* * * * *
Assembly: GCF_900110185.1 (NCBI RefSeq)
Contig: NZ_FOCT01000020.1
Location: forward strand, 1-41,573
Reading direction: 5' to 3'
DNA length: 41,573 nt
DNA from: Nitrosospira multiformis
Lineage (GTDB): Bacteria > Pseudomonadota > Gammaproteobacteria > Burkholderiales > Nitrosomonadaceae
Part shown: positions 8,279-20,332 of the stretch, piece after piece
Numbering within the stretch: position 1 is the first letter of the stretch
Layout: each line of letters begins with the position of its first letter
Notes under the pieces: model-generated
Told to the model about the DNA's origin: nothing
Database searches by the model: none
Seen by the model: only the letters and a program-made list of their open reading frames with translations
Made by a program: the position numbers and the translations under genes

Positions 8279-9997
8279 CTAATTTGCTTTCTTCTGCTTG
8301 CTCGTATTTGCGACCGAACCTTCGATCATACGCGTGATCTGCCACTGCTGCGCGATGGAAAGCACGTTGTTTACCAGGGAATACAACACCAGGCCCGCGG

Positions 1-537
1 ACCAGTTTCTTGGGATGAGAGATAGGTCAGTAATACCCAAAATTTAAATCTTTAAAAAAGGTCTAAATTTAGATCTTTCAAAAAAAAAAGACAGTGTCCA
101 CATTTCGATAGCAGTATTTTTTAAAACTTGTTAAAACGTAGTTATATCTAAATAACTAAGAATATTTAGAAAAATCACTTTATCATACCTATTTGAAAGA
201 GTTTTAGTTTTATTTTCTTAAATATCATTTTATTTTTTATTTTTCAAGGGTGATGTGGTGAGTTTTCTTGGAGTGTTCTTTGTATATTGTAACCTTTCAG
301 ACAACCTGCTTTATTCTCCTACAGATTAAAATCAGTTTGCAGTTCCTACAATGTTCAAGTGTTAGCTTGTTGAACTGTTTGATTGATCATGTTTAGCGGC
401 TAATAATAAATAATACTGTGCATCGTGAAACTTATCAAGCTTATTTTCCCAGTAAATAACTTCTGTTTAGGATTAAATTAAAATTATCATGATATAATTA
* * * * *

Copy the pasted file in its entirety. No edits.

Assembly: GCF_900110185.1 (NCBI RefSeq)
Contig: NZ_FOCT01000020.1
Location: forward strand, 1-41,573
Reading direction: 5' to 3'
DNA length: 41,573 nt
DNA from: Nitrosospira multiformis
Lineage (GTDB): Bacteria > Pseudomonadota > Gammaproteobacteria > Burkholderiales > Nitrosomonadaceae
Part shown: positions 8,279-20,332 of the stretch, piece after piece
Numbering within the stretch: position 1 is the first letter of the stretch
Layout: each line of letters begins with the position of its first letter
Notes under the pieces: model-generated
Told to the model about the DNA's origin: nothing
Database searches by the model: none
Seen by the model: only the letters and a program-made list of their open reading frames with translations
Made by a program: the position numbers and the translations under genes

Positions 8279-9997
8279 CTAATTTGCTTTCTTCTGCTTG
8301 CTCGTATTTGCGACCGAACCTTCGATCATACGCGTGATCTGCCACTGCTGCGCGATGGAAAGCACGTTGTTTACCAGGGAATACAACACCAGGCCCGCGG

Positions 1-537
1 ACCAGTTTCTTGGGATGAGAGATAGGTCAGTAATACCCAAAATTTAAATCTTTAAAAAAGGTCTAAATTTAGATCTTTCAAAAAAAAAAGACAGTGTCCA
101 CATTTCGATAGCAGTATTTTTTAAAACTTGTTAAAACGTAGTTATATCTAAATAACTAAGAATATTTAGAAAAATCACTTTATCATACCTATTTGAAAGA
201 GTTTTAGTTTTATTTTCTTAAATATCATTTTATTTTTTATTTTTCAAGGGTGATGTGGTGAGTTTTCTTGGAGTGTTCTTTGTATATTGTAACCTTTCAG
301 ACAACCTGCTTTATTCTCCTACAGATTAAAATCAGTTTGCAGTTCCTACAATGTTCAAGTGTTAGCTTGTTGAACTGTTTGATTGATCATGTTTAGCGGC
401 TAATAATAAATAATACTGTGCATCGTGAAACTTATCAAGCTTATTTTCCCAGTAAATAACTTCTGTTTAGGATTAAATTAAAATTATCATGATATAATTA